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Sean Gallagher calls for changes to Amhran na bhFiann

INDEPENDENT presidential candidate Sean Gallagher has drawn attacks from rivals by suggesting the national anthem should be "less militaristic".

The frontrunner stood by his calls to "revise" the anthem today, telling the Herald it needs to be "modernised".

Mr Gallagher indicated that he would be in favour of "revising" Amhran na bhFiann -- much to the dismay of opponents Martin McGuinness and David Norris.

"I think to make it less militaristic, to make it more about celebrating all our strengths. about playing on the world stage. I think it needs to be modernised, I think it was written at a time that was different to where we are now, and I would certainly like it see it, that it could be sung north or south," said the Cavan man.

The call -- which was made during the TG4 presidential debate -- came under fire by several of Mr Gallagher's presidential rivals.

David Norris made jibes at Mr Gallagher's Fianna Fail connections -- claiming that the opening line, "Sinne Fianna Fail", could be said to give "an unfair advantage to one political party".

And former IRA chief Martin McGuinness accused Mr Gallagher of turning his back on "Irish freedom".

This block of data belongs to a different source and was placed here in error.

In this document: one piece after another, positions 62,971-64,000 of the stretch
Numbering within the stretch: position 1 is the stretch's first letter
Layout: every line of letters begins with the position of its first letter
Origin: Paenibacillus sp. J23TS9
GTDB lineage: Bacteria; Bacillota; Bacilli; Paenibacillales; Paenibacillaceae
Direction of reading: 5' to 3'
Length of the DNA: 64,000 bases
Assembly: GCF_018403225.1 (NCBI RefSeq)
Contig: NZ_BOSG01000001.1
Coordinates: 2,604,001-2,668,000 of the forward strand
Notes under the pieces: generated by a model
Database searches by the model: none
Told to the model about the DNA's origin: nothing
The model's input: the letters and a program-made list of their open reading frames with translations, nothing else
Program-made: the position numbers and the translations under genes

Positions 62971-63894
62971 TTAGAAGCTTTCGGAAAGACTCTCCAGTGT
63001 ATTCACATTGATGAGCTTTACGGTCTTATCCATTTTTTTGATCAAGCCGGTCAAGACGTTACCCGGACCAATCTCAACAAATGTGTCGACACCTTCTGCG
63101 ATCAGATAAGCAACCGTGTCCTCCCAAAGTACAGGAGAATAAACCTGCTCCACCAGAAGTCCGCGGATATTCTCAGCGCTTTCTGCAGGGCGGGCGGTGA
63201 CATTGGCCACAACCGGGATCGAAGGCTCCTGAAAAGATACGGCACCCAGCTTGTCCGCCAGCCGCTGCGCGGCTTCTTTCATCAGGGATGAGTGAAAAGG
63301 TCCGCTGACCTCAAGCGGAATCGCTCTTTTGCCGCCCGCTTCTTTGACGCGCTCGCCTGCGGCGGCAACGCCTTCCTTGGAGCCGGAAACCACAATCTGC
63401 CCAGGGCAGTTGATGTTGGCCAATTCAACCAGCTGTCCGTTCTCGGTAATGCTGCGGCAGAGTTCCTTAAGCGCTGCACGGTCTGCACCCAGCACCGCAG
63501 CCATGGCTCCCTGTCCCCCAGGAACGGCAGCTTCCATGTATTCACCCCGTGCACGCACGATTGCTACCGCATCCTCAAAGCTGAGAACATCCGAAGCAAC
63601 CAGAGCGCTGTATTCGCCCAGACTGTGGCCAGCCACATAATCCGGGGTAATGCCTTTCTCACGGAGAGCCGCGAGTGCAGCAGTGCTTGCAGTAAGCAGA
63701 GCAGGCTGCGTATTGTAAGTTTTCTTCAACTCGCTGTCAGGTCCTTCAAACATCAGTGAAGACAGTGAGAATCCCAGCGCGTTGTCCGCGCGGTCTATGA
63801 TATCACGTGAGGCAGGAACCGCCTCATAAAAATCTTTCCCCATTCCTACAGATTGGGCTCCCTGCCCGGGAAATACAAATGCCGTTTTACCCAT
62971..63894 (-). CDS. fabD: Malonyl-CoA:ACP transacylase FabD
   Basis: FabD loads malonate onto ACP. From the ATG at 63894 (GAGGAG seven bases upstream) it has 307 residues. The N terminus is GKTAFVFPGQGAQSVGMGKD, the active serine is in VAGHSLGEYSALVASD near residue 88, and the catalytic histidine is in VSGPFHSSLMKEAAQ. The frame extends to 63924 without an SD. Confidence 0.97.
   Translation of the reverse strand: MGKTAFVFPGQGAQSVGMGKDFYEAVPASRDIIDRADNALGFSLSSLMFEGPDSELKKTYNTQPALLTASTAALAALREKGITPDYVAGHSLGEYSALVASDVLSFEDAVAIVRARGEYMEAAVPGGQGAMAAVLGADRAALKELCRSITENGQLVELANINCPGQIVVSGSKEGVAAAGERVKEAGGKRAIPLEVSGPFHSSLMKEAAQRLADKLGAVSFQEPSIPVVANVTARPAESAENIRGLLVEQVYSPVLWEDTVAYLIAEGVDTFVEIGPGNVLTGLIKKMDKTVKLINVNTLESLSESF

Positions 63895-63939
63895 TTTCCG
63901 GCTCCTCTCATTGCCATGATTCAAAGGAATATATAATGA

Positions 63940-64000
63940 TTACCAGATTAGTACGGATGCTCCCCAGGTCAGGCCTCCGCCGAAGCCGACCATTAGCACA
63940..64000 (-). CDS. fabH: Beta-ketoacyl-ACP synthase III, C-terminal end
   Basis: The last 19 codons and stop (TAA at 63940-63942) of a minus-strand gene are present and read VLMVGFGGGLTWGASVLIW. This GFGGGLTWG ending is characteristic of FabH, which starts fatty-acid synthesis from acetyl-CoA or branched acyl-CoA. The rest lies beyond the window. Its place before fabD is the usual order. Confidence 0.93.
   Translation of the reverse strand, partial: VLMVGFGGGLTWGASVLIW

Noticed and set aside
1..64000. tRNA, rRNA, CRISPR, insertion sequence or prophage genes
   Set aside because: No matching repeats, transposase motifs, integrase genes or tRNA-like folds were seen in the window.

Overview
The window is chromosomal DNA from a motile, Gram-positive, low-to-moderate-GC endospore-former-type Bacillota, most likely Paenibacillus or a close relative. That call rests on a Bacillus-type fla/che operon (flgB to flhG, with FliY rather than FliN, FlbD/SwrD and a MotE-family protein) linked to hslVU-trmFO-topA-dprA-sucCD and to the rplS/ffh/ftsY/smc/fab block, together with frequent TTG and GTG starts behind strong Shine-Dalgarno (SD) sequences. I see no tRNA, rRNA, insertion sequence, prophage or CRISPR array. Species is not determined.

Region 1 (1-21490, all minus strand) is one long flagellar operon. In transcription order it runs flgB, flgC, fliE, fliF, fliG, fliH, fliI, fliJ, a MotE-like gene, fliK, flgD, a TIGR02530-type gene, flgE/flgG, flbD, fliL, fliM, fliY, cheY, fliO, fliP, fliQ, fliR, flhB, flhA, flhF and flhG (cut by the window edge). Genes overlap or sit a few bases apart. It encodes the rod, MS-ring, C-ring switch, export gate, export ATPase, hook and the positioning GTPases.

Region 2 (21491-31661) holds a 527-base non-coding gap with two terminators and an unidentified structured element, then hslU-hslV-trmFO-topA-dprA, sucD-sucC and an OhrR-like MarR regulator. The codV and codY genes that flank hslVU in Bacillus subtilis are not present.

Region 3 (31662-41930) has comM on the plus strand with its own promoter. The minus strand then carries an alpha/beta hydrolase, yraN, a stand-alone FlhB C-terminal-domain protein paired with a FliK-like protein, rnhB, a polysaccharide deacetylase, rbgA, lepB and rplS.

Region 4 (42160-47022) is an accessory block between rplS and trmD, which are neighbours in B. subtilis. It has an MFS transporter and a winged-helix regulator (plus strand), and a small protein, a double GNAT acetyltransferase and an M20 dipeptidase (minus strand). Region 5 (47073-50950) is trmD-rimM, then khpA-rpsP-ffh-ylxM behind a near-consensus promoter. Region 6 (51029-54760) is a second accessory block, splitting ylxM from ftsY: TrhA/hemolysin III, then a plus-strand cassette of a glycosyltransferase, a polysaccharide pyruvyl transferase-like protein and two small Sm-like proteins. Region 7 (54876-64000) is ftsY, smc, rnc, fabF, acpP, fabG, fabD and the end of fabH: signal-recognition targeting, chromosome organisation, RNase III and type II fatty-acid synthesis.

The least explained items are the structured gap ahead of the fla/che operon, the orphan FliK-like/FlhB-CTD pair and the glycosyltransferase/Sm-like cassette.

"I am sorry to hear Sean Gallagher is a revisionist. I would not like to see a change to it. It tells a story of the struggle for Irish freedom. The national anthem is about what we are and where we come from."

However, Mr Gallagher has today defended the comments.

A spokesperson told the Herald: "This comes in the context of the Rugby World Cup. It has been raised with Sean that the national anthem was not played in New Zealand.

"Sean is very proud of Amhran na bhFiann. All he said is that it is something that should be explored and revised when the constitution is looked at. Sean simply feels that it comes from a different age and includes language that is outdated."

The intense pressure on Mr Gallagher comes as it also emerged that several of his investments on RTE's The Dragon's Den have fallen through.

Despite pledging to spend more than €220,000 over the course of three series, he invested a sum closer to €100,000.

Dave Roberts, of gardening equipment company Grow Rings, admitted he "regrets" the deal struck with Mr Gallagher.